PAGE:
Al Jazeera’s Listening Post on WikiLeaks

Al Jazeera recently asked me to make a viewer contribution to its thought provoking media analysis show The Listening Post which you can watch above. This week it looked at the mainstream media’s reaction to the release of the Iraq War Logs by WikiLeaks. The point I make is:

The constant media reporting of the Pentagon claim that the War Logs have put lives in danger is not only untrue but monstrously hypocritical. Even NATO have confirmed that none of the Afghan leaks have led to reprisals in Afghanistan but more importantly, since the invasion of Iraq was illegal under international law, it is the Pentagon – not WikiLeaks – that has illegally continued to put lives on both sides in danger since 2003.

I added at the end: “This glaring war crime is almost completely overlooked by the corporate, mainstream media” although they didn’t use that bit along with some more general commentary about the way the War Logs had exposed the impotence of the media.

It’s refreshing to see a mainstream media organization like Al Jazeera taking a critical look at media coverage. It’s very rare that the media actually take a long hard look at themselves because it reveals far too much about how complicit they are in state-corporate crimes. A prime example is the way the liberal media have scrambled in recent weeks to smear both Julian Assange and WikiLeaks, deflect attention onto Iran (as a recent article in The Australian did which appears to have been deleted from their website) or dismiss them, as Obama has, saying that “there’s nothing new” in the revelations.

This New York Times pieces by Robert Burns (which requires you to register for free access to the NYT) is a prime example on smearing Assange and WikiLeaks. Check out the comments on this article (which don’t require registration to view) to see just how out of touch the NYT is with its readers on WikiLeaks. Also do not miss this piece in Salon by Glenn Greenwald which is a brilliant expose of both Burns and the liberal media’s Nixon-esque reaction to the War Logs.


9 thoughts on “Al Jazeera’s Listening Post on WikiLeaks

  1. An excellent soundbite, admin. Hopefully the segment will get some play in the US.

    The US newsmedia has long been overdue for a deep self-critique, but seems mostly unwilling/incapable. I gave up my television years ago, and have been so glad to see the rise of the internet and blogs and the general distribution of analysis to players outside the mainstream arena. Such a relief to have access to foreign news outlets online; thanks goodness for Al-Jazeera.

    Meanwhile, the NYT has added a non-self-reflective self-analysis by their public editor regarding their own slanted wikileaks coverage:

  2. A good reader comment from that NYT “mea culpa” piece:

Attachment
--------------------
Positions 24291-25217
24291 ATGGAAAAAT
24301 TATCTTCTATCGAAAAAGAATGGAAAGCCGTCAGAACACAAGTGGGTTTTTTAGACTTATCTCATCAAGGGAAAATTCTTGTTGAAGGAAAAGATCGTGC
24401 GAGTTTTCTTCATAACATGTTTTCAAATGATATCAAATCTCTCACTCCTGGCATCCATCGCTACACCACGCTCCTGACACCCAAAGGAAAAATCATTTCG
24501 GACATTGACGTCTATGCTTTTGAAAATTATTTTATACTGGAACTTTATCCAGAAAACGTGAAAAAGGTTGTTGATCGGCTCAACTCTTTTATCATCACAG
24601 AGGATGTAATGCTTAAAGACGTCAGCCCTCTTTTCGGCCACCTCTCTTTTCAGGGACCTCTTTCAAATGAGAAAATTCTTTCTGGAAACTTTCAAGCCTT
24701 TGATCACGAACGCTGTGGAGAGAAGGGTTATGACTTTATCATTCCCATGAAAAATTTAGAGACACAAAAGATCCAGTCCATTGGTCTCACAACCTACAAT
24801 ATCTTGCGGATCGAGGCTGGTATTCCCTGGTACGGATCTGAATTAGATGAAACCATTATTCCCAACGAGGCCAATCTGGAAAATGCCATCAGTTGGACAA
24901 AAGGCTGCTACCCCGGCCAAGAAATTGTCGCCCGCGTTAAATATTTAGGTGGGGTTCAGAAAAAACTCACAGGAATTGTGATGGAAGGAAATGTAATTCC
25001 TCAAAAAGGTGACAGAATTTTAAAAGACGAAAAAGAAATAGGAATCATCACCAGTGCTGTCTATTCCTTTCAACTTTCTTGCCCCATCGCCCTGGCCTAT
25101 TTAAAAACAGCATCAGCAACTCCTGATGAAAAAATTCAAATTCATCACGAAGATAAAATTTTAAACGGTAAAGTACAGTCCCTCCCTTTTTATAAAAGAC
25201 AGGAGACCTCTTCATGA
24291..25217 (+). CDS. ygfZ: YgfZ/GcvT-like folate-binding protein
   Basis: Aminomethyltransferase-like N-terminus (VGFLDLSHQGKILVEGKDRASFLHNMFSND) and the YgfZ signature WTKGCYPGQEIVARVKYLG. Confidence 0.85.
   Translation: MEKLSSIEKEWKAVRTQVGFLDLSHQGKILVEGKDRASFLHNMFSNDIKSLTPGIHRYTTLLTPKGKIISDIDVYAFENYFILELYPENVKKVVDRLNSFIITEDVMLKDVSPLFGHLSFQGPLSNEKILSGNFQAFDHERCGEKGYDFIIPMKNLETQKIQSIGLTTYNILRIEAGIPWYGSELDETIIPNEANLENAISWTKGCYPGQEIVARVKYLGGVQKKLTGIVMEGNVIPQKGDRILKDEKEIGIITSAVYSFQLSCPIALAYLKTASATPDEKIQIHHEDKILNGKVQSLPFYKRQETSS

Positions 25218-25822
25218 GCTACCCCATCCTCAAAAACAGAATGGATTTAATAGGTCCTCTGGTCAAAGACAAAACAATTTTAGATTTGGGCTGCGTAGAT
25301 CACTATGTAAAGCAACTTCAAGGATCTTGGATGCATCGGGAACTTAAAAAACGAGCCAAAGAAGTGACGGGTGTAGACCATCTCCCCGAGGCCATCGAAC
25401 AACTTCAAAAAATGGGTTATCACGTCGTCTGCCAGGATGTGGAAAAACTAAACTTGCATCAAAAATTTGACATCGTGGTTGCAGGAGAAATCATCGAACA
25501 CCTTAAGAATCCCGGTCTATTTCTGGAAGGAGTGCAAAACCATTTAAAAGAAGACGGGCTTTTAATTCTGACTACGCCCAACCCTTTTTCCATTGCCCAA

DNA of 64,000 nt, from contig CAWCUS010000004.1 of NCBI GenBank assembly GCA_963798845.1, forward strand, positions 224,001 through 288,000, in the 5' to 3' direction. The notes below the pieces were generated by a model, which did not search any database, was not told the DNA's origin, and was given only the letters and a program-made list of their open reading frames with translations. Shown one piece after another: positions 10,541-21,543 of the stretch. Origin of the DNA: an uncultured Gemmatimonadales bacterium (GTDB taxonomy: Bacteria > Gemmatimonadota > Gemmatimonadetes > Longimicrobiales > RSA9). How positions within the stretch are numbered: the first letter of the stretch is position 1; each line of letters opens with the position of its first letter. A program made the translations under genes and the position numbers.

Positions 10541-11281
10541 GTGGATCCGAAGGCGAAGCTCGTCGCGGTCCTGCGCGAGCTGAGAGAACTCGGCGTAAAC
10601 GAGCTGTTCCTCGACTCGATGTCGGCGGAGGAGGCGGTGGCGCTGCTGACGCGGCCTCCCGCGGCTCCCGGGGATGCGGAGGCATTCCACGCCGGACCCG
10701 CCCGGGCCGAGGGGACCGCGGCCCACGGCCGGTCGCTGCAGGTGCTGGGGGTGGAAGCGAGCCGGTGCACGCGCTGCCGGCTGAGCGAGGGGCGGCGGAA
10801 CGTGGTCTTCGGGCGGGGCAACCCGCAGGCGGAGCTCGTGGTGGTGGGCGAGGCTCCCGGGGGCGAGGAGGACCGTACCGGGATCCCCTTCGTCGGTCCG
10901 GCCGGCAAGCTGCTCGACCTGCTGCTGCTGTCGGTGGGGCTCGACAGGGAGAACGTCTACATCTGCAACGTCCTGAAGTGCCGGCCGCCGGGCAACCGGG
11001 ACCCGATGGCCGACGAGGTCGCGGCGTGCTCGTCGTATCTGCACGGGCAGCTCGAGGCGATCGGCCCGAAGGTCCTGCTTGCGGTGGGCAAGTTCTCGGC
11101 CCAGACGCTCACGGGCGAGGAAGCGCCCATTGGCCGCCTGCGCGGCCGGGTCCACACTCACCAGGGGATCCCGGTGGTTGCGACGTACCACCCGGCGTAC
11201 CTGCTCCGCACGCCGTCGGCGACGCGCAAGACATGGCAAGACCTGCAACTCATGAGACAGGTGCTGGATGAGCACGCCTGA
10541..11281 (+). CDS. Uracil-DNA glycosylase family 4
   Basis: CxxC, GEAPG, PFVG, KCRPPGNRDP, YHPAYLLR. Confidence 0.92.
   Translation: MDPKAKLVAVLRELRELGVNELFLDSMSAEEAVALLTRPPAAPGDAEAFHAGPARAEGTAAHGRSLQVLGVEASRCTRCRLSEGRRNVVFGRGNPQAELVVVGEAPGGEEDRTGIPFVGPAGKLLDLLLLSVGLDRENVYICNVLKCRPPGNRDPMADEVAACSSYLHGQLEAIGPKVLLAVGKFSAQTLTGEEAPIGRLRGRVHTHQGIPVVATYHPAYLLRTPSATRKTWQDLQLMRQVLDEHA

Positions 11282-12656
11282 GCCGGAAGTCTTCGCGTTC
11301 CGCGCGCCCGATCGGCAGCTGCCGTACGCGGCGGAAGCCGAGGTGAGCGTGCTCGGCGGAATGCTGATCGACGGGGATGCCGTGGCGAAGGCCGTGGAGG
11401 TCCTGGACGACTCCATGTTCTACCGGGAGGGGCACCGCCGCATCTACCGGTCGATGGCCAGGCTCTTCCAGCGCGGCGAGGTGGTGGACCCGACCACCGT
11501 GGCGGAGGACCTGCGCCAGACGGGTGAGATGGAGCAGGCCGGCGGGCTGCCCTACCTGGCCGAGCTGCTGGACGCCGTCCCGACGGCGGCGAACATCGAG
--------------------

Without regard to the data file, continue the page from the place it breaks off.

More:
If publishing the material was what you “had to do,” then why undermine its impact with a simultaneous hit-piece by Burns, which used rumor and innuendo to erode the credibility of Wikileaks?

  3. Excellent video from Al Jazeera, and well said, Nicholas. Great to meet you. 😉

    The NYT “public editor” manages to sneak in a smear of his own about JA’s “sketchy character” — how low can they go? If I were JA and WL, I’d leave the NYT out of the co-op arrangements from now on. They don’t use the material well anyway.

    Do JA and WL know about the McClatchy group? They are unfortunately not in many major markets (like NYC or DC), but they’ve gained a lot of respect and attention for refusing to be stenographers for power. Give the stuff to McClatchy — the NYT will have to copy.

  4. Oh, btw: Yesterday I got an answer from Birgitta about whether either Burns or Ravi had spoken to her directly for the NYT piece. When I first asked just about “the Burns article,” she tweeted back that she didn’t know what I meant, so I sent her the link. She replied:

    thanks i have seen that – i never talked with Burns, impossible to remember the names of all the journos:) – spoke to Ravi.

    So she does keep saying unhelpful things — Burns and Ravi didn’t just recycle Shenon.

  5. A fair comment you have made.

    But I think that the issue of putting people’s lives in danger by publishing their real names has to be addressed, because the objections of (former) WikiLeaks insiders and of AI and RWB have much weight in the eye of the general public.

    If an agent’s (for lack of a better word) cover is blown, he or she must be relocated to safety. I understand that those who employed such agents have had enough time to do so. Which makes it every agency’s responsibility, not that of WikiLeaks.

    Moreover, let me make the guess that Assange could foresee that said agencies, for obvious advantages in organisation, manpower and communication, would easily beat the Taliban in a race for the speediest reaction to the publication of the papers.

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